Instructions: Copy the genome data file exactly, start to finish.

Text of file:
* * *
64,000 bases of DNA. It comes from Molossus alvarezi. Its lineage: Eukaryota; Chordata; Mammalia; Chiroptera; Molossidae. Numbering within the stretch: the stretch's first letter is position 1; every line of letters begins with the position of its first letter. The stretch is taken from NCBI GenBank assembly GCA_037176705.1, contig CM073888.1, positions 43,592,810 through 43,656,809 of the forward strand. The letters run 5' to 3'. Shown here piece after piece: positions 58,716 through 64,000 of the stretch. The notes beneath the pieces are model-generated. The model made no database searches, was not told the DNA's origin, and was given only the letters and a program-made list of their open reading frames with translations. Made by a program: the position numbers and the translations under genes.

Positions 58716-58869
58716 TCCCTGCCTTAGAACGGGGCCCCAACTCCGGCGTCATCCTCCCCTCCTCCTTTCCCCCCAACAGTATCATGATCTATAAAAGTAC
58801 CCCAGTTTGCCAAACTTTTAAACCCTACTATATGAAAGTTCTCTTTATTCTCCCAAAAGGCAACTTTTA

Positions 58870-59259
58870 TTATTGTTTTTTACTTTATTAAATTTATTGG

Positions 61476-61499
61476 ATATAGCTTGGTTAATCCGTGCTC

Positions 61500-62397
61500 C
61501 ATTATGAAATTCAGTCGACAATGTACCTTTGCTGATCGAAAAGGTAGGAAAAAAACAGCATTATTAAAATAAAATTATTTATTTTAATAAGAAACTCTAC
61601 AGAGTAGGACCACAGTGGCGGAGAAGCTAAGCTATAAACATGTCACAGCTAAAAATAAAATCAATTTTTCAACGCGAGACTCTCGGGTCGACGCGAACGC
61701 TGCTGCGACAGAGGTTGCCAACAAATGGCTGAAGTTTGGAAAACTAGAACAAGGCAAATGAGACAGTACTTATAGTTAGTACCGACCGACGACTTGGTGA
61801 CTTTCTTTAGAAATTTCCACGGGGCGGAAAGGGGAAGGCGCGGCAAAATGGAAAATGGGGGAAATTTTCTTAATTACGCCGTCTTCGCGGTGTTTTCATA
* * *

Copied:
64,000 bases of DNA. It comes from Molossus alvarezi. Its lineage: Eukaryota; Chordata; Mammalia; Chiroptera; Molossidae. Numbering within the stretch: the stretch's first letter is position 1; every line of letters begins with the position of its first letter. The stretch is taken from NCBI GenBank assembly GCA_037176705.1, contig CM073888.1, positions 43,592,810 through 43,656,809 of the forward strand. The letters run 5' to 3'. Shown here piece after piece: positions 58,716 through 64,000 of the stretch. The notes beneath the pieces are model-generated. The model made no database searches, was not told the DNA's origin, and was given only the letters and a program-made list of their open reading frames with translations. Made by a program: the position numbers and the translations under genes.

Positions 58716-58869
58716 TCCCTGCCTTAGAACGGGGCCCCAACTCCGGCGTCATCCTCCCCTCCTCCTTTCCCCCCAACAGTATCATGATCTATAAAAGTAC
58801 CCCAGTTTGCCAAACTTTTAAACCCTACTATATGAAAGTTCTCTTTATTCTCCCAAAAGGCAACTTTTA

Positions 58870-59259
58870 TTATTGTTTTTTACTTTATTAAATTTATTGG

Positions 61476-61499
61476 ATATAGCTTGGTTAATCCGTGCTC

Positions 61500-62397
61500 C
61501 ATTATGAAATTCAGTCGACAATGTACCTTTGCTGATCGAAAAGGTAGGAAAAAAACAGCATTATTAAAATAAAATTATTTATTTTAATAAGAAACTCTAC
61601 AGAGTAGGACCACAGTGGCGGAGAAGCTAAGCTATAAACATGTCACAGCTAAAAATAAAATCAATTTTTCAACGCGAGACTCTCGGGTCGACGCGAACGC
61701 TGCTGCGACAGAGGTTGCCAACAAATGGCTGAAGTTTGGAAAACTAGAACAAGGCAAATGAGACAGTACTTATAGTTAGTACCGACCGACGACTTGGTGA
61801 CTTTCTTTAGAAATTTCCACGGGGCGGAAAGGGGAAGGCGCGGCAAAATGGAAAATGGGGGAAATTTTCTTAATTACGCCGTCTTCGCGGTGTTTTCATA